VERY SIMPLE QUESTION ABOUT A VIEW

VERY SIMPLE QUESTION ABOUT A VIEW

Post by JESS » Fri, 01 Aug 2003 23:14:10



In the following query, (Value1 - 5) as Value2 is not
admissible. SQL does not acknowledge Value1 as a column
(it displays that error).

The SELECT statement corresponding to Value1 is a very
complicated one and I do not want SQL to calculate Value2
as (SELECT COUNT(...) FROM Table2...) - 5. I would like
SQL to substract 5 from the previously calculated value

What do I have to do with Value1 so that it is acknowleged
by SQL server?. Should I implement another view based on
this one?

SELECT (SELECT COUNT(...) FROM Table2....) AS Value1,
(Value1 - 5) as Value2 FROM dbo.Table1.....

Any help is welcome

 
 
 

VERY SIMPLE QUESTION ABOUT A VIEW

Post by Bob Barrow » Fri, 01 Aug 2003 23:33:52



> In the following query, (Value1 - 5) as Value2 is not
> admissible. SQL does not acknowledge Value1 as a column
> (it displays that error).

> The SELECT statement corresponding to Value1 is a very
> complicated one and I do not want SQL to calculate Value2
> as (SELECT COUNT(...) FROM Table2...) - 5. I would like
> SQL to substract 5 from the previously calculated value

Unfortunately for you, that is not possible. You have to repeat the
calculation for Value1.
Quote:

> What do I have to do with Value1 so that it is acknowleged
> by SQL server?. Should I implement another view based on
> this one?

> SELECT (SELECT COUNT(...) FROM Table2....) AS Value1,
> (Value1 - 5) as Value2 FROM dbo.Table1.....

Yes, that will work.
You can also create a UDF that does the Value1 calculation ...

Bob Barrows

 
 
 

VERY SIMPLE QUESTION ABOUT A VIEW

Post by oj » Fri, 01 Aug 2003 23:33:49


Alias is allowed only the "order by" clause. You either specify your
correlated or you can try derived table...
e.g.
select value1,value1-5 as value2
from(
SELECT (SELECT COUNT(...) FROM Table2....) AS Value1
FROM dbo.Table1...) Derived

--
-oj
RAC v2.2 & QALite!
http://www.rac4sql.net


Quote:> In the following query, (Value1 - 5) as Value2 is not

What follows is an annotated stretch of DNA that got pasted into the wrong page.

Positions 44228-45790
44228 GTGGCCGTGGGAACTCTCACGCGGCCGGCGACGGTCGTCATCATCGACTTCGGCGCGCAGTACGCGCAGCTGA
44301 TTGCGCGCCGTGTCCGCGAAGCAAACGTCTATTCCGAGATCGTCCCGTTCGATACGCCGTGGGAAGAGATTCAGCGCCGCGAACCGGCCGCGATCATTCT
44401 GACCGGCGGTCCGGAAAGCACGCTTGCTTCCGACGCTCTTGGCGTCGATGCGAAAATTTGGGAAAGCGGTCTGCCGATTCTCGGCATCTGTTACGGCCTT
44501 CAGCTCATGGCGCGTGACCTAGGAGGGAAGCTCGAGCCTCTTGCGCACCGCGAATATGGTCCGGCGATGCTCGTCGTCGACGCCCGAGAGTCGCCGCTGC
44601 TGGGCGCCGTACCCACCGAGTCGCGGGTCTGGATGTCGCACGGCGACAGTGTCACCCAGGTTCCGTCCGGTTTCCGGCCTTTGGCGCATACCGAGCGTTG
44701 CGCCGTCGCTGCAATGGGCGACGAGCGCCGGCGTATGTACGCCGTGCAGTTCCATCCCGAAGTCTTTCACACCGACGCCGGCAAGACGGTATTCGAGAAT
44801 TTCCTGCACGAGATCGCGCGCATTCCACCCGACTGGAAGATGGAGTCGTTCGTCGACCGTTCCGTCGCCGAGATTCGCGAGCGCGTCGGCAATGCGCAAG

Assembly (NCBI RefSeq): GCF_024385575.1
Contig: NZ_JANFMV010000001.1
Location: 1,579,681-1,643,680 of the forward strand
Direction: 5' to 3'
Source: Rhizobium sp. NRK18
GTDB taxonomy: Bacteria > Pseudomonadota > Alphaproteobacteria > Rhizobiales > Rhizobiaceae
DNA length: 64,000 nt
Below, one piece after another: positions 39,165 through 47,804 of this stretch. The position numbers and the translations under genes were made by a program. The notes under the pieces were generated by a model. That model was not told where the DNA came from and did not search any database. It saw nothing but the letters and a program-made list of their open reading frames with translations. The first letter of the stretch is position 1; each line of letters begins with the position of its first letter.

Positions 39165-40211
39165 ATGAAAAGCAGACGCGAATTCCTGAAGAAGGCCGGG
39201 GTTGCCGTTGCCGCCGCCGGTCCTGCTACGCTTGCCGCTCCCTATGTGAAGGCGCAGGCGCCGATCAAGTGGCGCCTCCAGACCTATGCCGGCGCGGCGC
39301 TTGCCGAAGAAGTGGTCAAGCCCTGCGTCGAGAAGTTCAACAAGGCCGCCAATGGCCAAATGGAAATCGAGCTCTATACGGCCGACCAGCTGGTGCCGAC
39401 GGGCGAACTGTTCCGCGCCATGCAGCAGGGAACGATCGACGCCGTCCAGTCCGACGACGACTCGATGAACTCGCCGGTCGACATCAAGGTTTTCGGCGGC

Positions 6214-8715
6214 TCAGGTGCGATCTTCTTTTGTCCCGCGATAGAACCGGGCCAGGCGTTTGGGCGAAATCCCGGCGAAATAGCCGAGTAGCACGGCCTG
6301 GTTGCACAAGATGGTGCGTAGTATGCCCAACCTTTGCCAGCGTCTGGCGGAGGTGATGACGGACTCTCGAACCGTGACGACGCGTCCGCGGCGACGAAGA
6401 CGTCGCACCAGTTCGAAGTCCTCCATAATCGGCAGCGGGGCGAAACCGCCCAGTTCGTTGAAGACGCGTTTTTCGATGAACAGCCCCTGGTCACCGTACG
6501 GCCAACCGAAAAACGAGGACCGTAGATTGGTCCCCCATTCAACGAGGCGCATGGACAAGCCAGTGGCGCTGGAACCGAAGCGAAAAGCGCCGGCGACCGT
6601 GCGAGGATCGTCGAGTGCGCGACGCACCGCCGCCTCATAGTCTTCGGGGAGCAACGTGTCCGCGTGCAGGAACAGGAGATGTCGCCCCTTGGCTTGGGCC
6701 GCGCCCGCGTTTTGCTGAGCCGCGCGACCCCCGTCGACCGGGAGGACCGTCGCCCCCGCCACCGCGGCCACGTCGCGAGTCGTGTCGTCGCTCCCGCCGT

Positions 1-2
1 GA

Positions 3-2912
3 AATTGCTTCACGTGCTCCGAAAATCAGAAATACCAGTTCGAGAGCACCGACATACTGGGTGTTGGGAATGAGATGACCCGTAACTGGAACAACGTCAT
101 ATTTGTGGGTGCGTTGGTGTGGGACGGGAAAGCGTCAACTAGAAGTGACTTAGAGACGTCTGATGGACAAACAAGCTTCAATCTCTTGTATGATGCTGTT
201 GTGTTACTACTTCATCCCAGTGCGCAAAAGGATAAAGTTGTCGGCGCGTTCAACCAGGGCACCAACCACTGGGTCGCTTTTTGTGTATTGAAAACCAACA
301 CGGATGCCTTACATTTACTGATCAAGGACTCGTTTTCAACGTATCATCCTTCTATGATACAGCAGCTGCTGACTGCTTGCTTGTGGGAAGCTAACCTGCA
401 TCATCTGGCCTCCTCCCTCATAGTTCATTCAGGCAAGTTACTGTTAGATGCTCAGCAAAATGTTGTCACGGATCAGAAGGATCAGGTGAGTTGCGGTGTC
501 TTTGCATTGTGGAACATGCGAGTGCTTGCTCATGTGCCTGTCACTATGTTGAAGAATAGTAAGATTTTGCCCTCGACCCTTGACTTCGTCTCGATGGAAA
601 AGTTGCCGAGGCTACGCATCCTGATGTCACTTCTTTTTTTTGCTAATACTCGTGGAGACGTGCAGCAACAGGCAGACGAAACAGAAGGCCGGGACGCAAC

> admissible. SQL does not acknowledge Value1 as a column
> (it displays that error).

> The SELECT statement corresponding to Value1 is a very
> complicated one and I do not want SQL to calculate Value2
> as (SELECT COUNT(...) FROM Table2...) - 5. I would like
> SQL to substract 5 from the previously calculated value

> What do I have to do with Value1 so that it is acknowleged
> by SQL server?. Should I implement another view based on
> this one?

> SELECT (SELECT COUNT(...) FROM Table2....) AS Value1,
> (Value1 - 5) as Value2 FROM dbo.Table1.....

> Any help is welcome

 
 
 

VERY SIMPLE QUESTION ABOUT A VIEW

Post by Vern Rab » Fri, 01 Aug 2003 23:37:43


try:

select Value1, Value1 - 5 AS Value2
from (
SELECT (SELECT COUNT(...) FROM Table2....) AS Value1,
(Value1 - 5) as Value2 FROM dbo.Table1.....
) AS X

HTH
Vern

Quote:>-----Original Message-----
>In the following query, (Value1 - 5) as Value2 is not
>admissible. SQL does not acknowledge Value1 as a column
>(it displays that error).

>The SELECT statement corresponding to Value1 is a very
>complicated one and I do not want SQL to calculate Value2
>as (SELECT COUNT(...) FROM Table2...) - 5. I would like
>SQL to substract 5 from the previously calculated value

>What do I have to do with Value1 so that it is
acknowleged
>by SQL server?. Should I implement another view based on
>this one?

>SELECT (SELECT COUNT(...) FROM Table2....) AS Value1,
>(Value1 - 5) as Value2 FROM dbo.Table1.....

>Any help is welcome

>.

 
 
 

VERY SIMPLE QUESTION ABOUT A VIEW

Post by Vern Rab » Fri, 01 Aug 2003 23:46:02


I'm not sure I'm helping much today. I'm making so many